There's also the myth of the brilliant inventor shining the light on this concept via this patent for the rest of the world to learn from:
Dan Abelow is an independent inventor who visualized/created metaphors, documented for the world to see (in exchange for exclusivity) and created value for doing so. This ideation, as expressed in the patent, enabled a building block for others to build on and create more value.That assumes that the people being sued actually built off of this patent. Lodsys presents absolutely no evidence to support such claims, because it almost certainly has none. Of course, Lodsys defends patent trolling and insists that people who don't like this are just freeloaders:
In aggregate, this cycle of patent licensing means that more invention can happen and it means that the economic profit pie is distributed more efficiently to suppliers of building blocks that are incorporated in the products or services.This is false. And it's been shown false over and over and over again by various economic studies. It's based on the very false assumption that any economic activity is good economic efficiency. When the economic activity involves artificial protectionist barriers to innovation (which is what's happening here), then nearly every serious economist will point out the serious costs involved in hindering economics. To claim that this means more invention can happen is simply not supported by the evidence at all, which suggests more optimal results are found without patents getting in the way.
There are lots of bills in life that it would be preferable to not pay if one didn’t have to. Lodsys is just trying to get value for assets that it owns, just like each and every company selling products or services is, trying to do business and make a profit. Its odd that some of the companies that received notices had such a visceral reaction. Some of these companies have our favorite apps, for which we paid the asking price. We realize you have to get paid for your work and so do we.It's not that people don't want to pay these bills. It's that they think it's ridiculous that some company that no one's ever heard of, holding some piece of paper that includes nothing of value or relevant to these developers, is suddenly demanding a cut for doing absolutely nothing. That's incredibly different than someone paying for an app that they liked.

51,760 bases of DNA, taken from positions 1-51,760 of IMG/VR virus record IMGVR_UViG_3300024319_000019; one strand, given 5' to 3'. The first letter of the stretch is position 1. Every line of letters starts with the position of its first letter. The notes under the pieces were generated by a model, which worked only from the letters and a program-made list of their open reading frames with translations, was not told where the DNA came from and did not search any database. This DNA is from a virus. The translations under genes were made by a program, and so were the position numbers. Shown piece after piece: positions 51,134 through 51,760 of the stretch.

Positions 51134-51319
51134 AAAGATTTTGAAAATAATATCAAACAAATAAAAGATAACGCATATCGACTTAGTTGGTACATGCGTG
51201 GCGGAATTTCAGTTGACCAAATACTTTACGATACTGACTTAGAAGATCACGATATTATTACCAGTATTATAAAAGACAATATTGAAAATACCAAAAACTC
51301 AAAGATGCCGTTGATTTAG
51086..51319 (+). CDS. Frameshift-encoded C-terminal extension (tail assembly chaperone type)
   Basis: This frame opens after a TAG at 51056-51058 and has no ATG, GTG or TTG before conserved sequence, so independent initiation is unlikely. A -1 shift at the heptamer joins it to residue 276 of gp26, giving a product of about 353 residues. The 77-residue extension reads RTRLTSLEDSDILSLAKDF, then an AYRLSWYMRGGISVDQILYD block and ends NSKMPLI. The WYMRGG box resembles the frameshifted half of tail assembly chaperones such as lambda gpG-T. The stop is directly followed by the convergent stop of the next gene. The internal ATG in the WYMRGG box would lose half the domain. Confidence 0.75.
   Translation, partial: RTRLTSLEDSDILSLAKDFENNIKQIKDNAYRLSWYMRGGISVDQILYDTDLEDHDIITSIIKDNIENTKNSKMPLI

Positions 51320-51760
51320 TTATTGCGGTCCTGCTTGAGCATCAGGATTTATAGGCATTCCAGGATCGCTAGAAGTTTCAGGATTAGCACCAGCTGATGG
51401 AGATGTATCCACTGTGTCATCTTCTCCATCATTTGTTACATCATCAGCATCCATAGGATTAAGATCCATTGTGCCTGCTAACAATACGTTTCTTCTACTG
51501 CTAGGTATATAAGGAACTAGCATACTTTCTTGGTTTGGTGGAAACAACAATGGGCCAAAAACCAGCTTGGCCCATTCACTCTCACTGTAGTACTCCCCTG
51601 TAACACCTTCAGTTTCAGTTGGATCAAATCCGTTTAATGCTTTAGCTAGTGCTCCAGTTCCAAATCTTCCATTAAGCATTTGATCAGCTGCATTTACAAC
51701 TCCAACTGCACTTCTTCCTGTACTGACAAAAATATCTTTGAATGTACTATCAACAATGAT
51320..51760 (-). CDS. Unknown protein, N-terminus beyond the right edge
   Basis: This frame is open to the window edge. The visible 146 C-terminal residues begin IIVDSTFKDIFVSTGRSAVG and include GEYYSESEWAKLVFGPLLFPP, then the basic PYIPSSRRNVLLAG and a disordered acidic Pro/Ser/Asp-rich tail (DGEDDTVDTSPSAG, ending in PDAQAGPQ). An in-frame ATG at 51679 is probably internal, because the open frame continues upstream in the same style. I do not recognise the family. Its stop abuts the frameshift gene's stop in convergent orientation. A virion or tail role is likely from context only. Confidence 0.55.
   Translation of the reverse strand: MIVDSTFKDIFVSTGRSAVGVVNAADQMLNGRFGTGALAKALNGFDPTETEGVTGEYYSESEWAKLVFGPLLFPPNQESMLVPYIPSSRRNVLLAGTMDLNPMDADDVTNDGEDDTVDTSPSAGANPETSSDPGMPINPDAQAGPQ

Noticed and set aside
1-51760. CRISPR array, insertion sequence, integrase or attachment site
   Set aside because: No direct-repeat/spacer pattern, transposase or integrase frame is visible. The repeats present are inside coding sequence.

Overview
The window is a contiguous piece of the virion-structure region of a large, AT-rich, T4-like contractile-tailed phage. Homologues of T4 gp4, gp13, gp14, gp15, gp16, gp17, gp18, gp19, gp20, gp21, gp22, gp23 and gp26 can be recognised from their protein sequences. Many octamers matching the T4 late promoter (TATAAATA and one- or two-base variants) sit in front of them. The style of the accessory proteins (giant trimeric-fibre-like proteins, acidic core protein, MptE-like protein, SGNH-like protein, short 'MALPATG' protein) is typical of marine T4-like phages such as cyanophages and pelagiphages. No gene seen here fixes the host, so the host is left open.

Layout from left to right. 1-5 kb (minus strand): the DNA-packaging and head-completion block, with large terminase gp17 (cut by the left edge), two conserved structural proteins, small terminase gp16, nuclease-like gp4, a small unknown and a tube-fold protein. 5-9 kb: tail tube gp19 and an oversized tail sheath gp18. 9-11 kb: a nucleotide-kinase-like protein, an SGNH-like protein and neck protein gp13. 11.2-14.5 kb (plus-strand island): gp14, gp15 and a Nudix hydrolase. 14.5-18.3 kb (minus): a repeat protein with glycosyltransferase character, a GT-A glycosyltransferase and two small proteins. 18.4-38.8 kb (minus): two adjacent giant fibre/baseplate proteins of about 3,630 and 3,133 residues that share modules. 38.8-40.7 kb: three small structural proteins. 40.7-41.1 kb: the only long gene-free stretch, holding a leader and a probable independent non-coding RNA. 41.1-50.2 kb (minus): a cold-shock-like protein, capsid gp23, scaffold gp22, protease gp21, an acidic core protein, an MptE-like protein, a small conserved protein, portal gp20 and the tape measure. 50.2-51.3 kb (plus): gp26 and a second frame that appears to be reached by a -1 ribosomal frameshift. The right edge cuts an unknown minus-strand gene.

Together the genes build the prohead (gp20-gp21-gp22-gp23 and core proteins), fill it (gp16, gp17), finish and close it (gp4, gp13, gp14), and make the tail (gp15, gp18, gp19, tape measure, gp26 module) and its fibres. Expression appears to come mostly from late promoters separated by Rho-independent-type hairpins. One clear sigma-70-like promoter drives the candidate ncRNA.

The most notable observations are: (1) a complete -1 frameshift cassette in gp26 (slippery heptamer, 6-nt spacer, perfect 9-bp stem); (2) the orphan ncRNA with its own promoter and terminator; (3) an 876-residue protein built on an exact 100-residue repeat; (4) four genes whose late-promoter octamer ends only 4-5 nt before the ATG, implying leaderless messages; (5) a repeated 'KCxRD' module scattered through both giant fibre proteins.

by Mike Masnick
Tue, Apr 5th 2011 3:08pm
from the oh-come-on dept
by Mike Masnick
Tue, Mar 22nd 2011 6:14am
from the fight-fight-fight dept
- System provided child window controls: 5,889,522
- Remote retrieval and display management of electronic document with incorporated images: 5,778,372